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Rendezvous

  1290542086-mnt-man-on-overlook-closeup  Grizzly Jim Hawthorn swaggered through Mountain Man Rendezvous, roaring “Nothing can beat this child, I’ll raise your hair, I’ll palaver you to the ground, I’m half-alligator, half-horse and all man.”

   Re-enactors swarmed between hundreds of tepees and campfires, costumed in fur hats, buckskin leggings, moccasins, beards to their chests, muzzleloaders in hand and tomahawks on their hip.

   Blue Rocky Mountains reared in the distance, while mountain men stooped over blankets covered with turquoise jewelry for sale, get your hand-hewn scalp poles and Arkansas toothpick knives.

   Jim was happy.

   In the skills competition, “Grizzly Jim” was champion. He loaded his rifle faster and threw his tomahawk closer to the target than any other mountain man.

   Luckily for him, Jim didn’t begin guzzling tanglefoot whiskey–straight from his authentic earthenware jug–until he had thrown his last tomahawk and the sponsors presented his certificate of excellence.

Mountain man, by Kenneth Freeman
Mountain man, by Kenneth Freeman

    He was Mountain Man of the Year.

   Jim took a happy breath. This was the only place he felt at home and never wanted to leave.

   From Monday through Friday, twelve months per year, Jim toiled at his desk in Cleveland, Ohio, at “We’ve Got Your Back” insurance agency.

   Wife Kimberly had to commute further, so Jim got home first, fed the kids, plunked them in front of the TV and had dinner on the table when his wife walked in the door.

   “Did you have a good day?” she asked him, nibbling Marie Callender’s (formerly frozen) lasagna.

  JA11AB2  “Fine.”

   “Well, I’m going to the gym. Can you put the kids to bed?”

   “Sure.”

   “I’ll just help you with the dishes.”

   “I can do them.”

   Truth was, he wanted her to go.

   The sooner she left, the faster he could pick up one of Louis L’Amour’s Sackett stories, the ones about mountain men.

   Or pop a DVD in the player, watch old Grizzly Adams episodes and plan where he would practice shooting his muzzlerloader.

   Vivid dreams, in which he was the star, swam through his nights.

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   There he was, saving the wagon train from Indians, guiding whites through the mountains, dodging hostiles. 

   When he woke, he sighed, stared at his face in the mirror while he tightened his tie and tried to imagine one good thing which could possibly happen to him.

   Kimberly wanted him to take her on a cruise, or just anywhere, Hawaii for God’s sake, she said.

   But Jim counted the hours and days until he could leave for the rendezvous: Alone.

   Finally there (“Three Days of Rip–Snorting Fun”), in the middle of his brag about being half alligator, Jim suddenly felt annoyed. 

Comanche, by Thom Ross.
Comanche, by Thom Ross.

   The enemy danced on the other side of the rendezvous–dancing to restore the buffalo, dancing to banish White civilization, dancing to bring the tribes back, to bring vanquished warriors to life.

   The Snake Indians, the Nez Perće, the Sioux and the Cheyenne were meeting for an inter-tribal pow wow.

  He could hear the drum and see them stomping and swaying in their one hundred percent authentic buckskin shirts and leggings, the feather bonnets, their handcrafted buffalo-hide moccasins.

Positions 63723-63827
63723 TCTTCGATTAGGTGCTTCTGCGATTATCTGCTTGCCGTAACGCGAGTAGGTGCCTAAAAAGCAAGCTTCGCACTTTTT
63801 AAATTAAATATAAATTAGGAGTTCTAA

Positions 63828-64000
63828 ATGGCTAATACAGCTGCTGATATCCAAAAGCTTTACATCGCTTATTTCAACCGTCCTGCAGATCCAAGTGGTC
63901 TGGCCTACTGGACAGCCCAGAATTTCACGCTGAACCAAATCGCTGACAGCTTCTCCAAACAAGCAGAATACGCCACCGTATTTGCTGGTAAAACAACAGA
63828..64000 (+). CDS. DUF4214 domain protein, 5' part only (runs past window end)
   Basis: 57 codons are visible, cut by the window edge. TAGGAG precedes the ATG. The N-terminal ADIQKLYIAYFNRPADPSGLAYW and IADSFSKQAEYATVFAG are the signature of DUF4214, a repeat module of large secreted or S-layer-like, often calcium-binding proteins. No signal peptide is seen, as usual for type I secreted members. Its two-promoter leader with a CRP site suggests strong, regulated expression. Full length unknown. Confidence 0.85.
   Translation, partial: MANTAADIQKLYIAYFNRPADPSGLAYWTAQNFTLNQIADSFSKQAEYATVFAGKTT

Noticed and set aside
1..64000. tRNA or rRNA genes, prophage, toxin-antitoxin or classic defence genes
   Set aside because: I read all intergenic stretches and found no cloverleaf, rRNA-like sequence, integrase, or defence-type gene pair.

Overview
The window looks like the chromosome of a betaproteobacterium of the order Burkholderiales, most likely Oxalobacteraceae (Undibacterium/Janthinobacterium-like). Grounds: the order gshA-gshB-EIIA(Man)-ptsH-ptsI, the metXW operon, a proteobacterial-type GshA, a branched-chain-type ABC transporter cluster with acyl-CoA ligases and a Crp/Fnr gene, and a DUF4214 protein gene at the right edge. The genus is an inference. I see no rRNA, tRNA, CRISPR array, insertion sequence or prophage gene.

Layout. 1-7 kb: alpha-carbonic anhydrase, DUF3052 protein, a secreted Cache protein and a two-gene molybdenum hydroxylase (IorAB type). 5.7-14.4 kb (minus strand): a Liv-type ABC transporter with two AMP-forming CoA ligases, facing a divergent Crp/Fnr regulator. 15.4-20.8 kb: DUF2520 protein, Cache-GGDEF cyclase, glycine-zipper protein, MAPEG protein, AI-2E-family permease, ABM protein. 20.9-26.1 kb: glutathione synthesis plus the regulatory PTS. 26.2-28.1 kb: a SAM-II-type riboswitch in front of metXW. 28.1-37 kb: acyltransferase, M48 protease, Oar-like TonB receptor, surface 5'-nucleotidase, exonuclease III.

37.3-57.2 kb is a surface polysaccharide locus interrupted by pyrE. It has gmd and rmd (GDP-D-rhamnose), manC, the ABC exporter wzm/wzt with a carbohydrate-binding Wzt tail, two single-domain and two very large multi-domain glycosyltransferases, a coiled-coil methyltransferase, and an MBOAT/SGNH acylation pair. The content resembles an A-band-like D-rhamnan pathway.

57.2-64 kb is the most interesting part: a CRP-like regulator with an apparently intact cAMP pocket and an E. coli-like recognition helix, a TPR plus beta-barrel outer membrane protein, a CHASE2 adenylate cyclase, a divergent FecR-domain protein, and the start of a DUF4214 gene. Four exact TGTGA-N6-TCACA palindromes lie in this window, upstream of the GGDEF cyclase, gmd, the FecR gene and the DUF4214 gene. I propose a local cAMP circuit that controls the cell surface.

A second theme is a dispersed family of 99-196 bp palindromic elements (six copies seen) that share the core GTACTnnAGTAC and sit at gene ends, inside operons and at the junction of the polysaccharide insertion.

Nobody asked the redskins to the rendezvous, Jim grumbled.

   Trying to make white men feel sorry for them, those welfare queens, got what they deserved, why don’t they stay on the reservations, and what about all the pretty white ladies who lost their hair?

by Thom Ross
by Thom Ross

   If I’d been there, I could have saved the pioneers from the savages, Jim thought.

   Buckskin gripped his muscles and his tomahawk swayed at his side.

   He ought to tell those injuns a thing or two, he thought and strode toward the dancers, breaking them apart.

  Tribal men stumbled back, staring at him. The drum stopped.

   “Come on dude, what’d you doing!” an Indian asked him, a young man with braids.

   “I’m laying down the law. I want you redskins out.”

   Warriors began bunching toward him, dark eyes narrowing.

   “This is our powwow, what the hell are you doing, you pussy white man?” an older Indian asked, a Sioux who could have passed for Sitting Bull.  sitting-bull-headdress-detail

   “Wait a minute, maybe he’s crazy and needs help,” the young man said, pushing the other Indians back with his arms.

   “I’m the law west of the Pecos,” Jim roared, the joy of heroic combat filling his heart.

   Jim reached for his knife and before the young man could dodge, he brought it down and slashed the Indian’s bare arm.

   “What the hell,” the young man exclaimed, scuttling backward and clutching his bleeding arm.

   Seeing the blood, Jim felt a lightning bolt of joy hit him, and he remembered he had never taken a scalp.

   So Jim charged and grabbed the top of the young man’s hair.

  buffalo bill superhero  It was an awkward scalping position.

   Before he could slash at the Indian’s scalp, however, the other men grabbed Jim, punched him in the stomach and face, forced him to the ground and yelled, “9-11, 9-11, police, help.”

   Later, when Jim tried to explain what happened, he couldn’t do it.

   He didn’t know.

   But he was so embarrassed.

   He tried to scalp that injun when they were both standing up, when the only way to scalp an enemy is to knock them to the ground, make a cut on their scalp and rip the whole thing off.

  What if the other mountain men saw him do something like that? They would think he didn’t know how to scalp someone.

   They would think he was a fool.

   He was never returning to the rendezvous, Jim thought, grateful the court let him use his credit card to post bond.

by Michael Goettee
by Michael Goettee

 

 

 

 

 

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